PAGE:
How does this translate into the real world? Some other new research provides answers. Experts at the Massachusetts Institute of Technology and Loyola Marymount University in Los Angeles found that at 4.5 degrees of temperature rise by 2100, highly populated and impoverished swaths of South Asia would experience heat waves so extreme that human beings would not be able to survive without protection. At 2.25 degrees of warming, heat-wave temperatures in the region would be dangerous but not as deadly. Another new analysis from European Union researchers warned that deaths due to extreme weather across Europe could increase from about 3,000 per year to 152,000 annually if the Earth warmed 3 degrees by century’s end.

Each of these studies comes with caveats. For example, much of the risk would be averted with a strong global commitment to cutting carbon dioxide emissions, particularly if green technology became significantly cheaper, making it easier to decarbonize than in the past. Yet even if the breakthroughs do not come, or do not come fast enough, the latest research suggests it is neither unrealistic nor pointless to aim for the low end of the range of possible climate outcomes, even over 2 degrees, to at least limit the damage to the planet’s habitability. That path, however, requires leaders to admit there is a problem.

August 11, 2017 Posted by | climate change, USA | Leave a comment

Temperatures of 55°C to emerge if global warming continues

Super-heatwaves of 55°C to emerge if global warming continues  10 Aug 17Heatwaves amplified by high humidity can reach above 40°C and may occur as often as every two years, leading to serious risks for human health. If global temperatures rise with 4°C, a new super heatwave of 55°C can hit regularly many parts of the world, including Europe.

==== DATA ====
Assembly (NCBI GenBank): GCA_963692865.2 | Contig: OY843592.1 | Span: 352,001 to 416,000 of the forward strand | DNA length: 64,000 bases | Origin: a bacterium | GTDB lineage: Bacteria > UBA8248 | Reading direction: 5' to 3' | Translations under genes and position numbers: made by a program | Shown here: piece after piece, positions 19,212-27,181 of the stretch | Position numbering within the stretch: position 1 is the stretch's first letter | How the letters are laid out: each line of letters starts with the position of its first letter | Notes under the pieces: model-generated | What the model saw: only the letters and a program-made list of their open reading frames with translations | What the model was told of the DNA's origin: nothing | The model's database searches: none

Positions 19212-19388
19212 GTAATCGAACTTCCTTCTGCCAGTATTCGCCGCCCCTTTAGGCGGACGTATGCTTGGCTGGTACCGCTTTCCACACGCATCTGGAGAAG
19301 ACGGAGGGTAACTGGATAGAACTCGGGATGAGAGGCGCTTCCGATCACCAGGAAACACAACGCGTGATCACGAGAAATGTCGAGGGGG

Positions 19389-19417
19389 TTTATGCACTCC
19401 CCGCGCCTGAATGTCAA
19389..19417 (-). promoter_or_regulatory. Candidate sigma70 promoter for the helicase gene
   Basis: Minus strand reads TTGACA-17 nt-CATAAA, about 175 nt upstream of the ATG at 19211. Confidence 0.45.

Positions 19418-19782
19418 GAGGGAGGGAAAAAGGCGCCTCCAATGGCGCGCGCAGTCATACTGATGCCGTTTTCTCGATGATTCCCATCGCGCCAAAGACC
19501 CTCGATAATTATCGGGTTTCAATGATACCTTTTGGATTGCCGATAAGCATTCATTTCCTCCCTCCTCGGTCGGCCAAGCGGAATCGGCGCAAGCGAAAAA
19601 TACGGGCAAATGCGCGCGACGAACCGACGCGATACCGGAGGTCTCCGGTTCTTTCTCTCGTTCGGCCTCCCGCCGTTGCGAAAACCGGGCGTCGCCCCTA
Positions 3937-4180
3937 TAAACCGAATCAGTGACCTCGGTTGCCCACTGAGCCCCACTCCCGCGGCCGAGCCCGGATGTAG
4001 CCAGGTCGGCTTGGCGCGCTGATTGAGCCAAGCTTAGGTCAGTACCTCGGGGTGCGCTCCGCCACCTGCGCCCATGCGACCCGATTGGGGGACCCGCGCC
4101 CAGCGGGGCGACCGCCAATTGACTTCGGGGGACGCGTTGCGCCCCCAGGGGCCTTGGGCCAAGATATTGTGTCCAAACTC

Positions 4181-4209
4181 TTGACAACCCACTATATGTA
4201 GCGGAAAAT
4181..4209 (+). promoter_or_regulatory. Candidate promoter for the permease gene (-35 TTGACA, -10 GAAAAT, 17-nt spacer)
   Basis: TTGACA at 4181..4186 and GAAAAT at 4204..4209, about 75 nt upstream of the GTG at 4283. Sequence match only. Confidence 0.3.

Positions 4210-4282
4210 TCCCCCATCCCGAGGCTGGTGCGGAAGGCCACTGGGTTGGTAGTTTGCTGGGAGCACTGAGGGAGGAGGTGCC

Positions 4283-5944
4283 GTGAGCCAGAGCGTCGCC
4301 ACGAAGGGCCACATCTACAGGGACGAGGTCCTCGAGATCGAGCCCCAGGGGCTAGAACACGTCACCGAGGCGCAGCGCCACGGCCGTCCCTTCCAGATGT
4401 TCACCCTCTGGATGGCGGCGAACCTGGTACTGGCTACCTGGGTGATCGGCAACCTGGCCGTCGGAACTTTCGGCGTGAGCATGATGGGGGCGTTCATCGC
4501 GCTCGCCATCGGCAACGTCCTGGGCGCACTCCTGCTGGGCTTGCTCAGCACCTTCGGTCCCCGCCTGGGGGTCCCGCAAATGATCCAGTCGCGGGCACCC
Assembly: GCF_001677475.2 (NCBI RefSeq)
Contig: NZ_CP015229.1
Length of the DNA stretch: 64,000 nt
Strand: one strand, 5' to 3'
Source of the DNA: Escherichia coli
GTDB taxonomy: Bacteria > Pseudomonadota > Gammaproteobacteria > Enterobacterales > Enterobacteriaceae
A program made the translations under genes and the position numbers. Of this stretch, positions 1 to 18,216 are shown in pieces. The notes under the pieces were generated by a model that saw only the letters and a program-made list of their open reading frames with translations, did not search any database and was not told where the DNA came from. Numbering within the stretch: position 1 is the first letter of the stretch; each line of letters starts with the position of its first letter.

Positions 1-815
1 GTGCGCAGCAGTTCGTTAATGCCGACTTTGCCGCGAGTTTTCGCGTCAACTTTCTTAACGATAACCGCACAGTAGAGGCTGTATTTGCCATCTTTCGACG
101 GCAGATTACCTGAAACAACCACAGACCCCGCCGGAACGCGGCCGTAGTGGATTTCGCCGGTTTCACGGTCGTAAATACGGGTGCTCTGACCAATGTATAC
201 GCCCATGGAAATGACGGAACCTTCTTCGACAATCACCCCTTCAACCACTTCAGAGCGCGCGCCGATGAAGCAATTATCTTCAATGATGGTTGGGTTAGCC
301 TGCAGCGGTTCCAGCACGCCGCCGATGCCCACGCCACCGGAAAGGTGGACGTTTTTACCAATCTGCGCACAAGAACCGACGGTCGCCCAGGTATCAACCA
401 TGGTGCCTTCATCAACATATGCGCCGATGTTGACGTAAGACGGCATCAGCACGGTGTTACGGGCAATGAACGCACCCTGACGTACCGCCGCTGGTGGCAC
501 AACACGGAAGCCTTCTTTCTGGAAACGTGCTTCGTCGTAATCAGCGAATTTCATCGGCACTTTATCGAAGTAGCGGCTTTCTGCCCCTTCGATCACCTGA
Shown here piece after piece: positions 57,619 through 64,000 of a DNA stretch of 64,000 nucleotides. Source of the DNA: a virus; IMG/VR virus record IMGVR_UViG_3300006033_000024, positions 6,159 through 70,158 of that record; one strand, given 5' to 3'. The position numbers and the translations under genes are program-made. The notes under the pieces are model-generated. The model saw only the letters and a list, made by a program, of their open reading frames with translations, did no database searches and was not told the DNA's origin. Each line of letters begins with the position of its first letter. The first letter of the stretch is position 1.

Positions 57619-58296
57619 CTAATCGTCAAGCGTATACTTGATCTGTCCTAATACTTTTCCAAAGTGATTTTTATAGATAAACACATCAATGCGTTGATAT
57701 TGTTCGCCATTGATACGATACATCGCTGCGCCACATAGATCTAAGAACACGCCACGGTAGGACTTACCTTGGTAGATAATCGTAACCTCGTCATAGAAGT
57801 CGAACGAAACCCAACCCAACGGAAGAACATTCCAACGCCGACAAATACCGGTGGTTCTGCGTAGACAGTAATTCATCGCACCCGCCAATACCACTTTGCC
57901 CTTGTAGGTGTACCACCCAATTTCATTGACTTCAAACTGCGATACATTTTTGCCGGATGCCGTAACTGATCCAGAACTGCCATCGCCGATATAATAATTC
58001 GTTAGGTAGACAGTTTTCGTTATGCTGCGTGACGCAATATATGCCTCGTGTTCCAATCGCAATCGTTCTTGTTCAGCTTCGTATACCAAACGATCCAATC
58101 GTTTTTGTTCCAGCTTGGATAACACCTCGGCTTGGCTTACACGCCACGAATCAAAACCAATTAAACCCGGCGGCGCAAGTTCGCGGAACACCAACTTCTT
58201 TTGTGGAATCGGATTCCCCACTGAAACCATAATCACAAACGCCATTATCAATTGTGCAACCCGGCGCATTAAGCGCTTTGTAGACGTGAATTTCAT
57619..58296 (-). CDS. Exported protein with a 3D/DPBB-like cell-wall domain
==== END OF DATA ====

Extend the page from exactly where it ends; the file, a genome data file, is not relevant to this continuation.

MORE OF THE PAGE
recently published study by the Joint Research Centre (JRC) – the European Commission’s science and knowledge service – analyses the interaction between humidity and heat. The novelty of this study is that it looks not only at temperature but also relative humidity to estimate the magnitude and impact of heat waves.

It finds out that the combinations of the two, and the resulting heatwaves, leave ever more people exposed to significant health risks, especially in East Asia and America’s East Coast.

Warm air combined with high humidity can be very dangerous as it prevents the human body from cooling down through sweating, leading to hyperthermia. As a result, if global warming trends continue, many more people are expected to suffer sun strokes, especially in densely populated areas of India, China and the US.  Read more at European Commission, Joint Research Centre (JRC)

August 11, 2017 Posted by | 2 WORLD, climate change | Leave a comment

Risk of US-N.Korea nuclear war increases, but is still unlikely

Experts: US-N.Korea nuclear war unlikely, but risk is rising,, — Martha Mendoza in San Jose, California10 Aug 17 A nuclear war between North Korea and the United States is not imminent, analysts said, but the inflammatory rhetoric on both sides is increasing the risk. They called on all parties to de-escalate.

North Korea’s army said in a statement distributed by state media Wednesday that it was examining a plan to use ballistic missiles to make an “enveloping fire” around Guam, a U.S. territory that is home to Andersen Air Force Base. The statement came a day after President Donald Trump warned North Korea against making more threats, saying, “They will be met with fire and fury like the world has never seen.”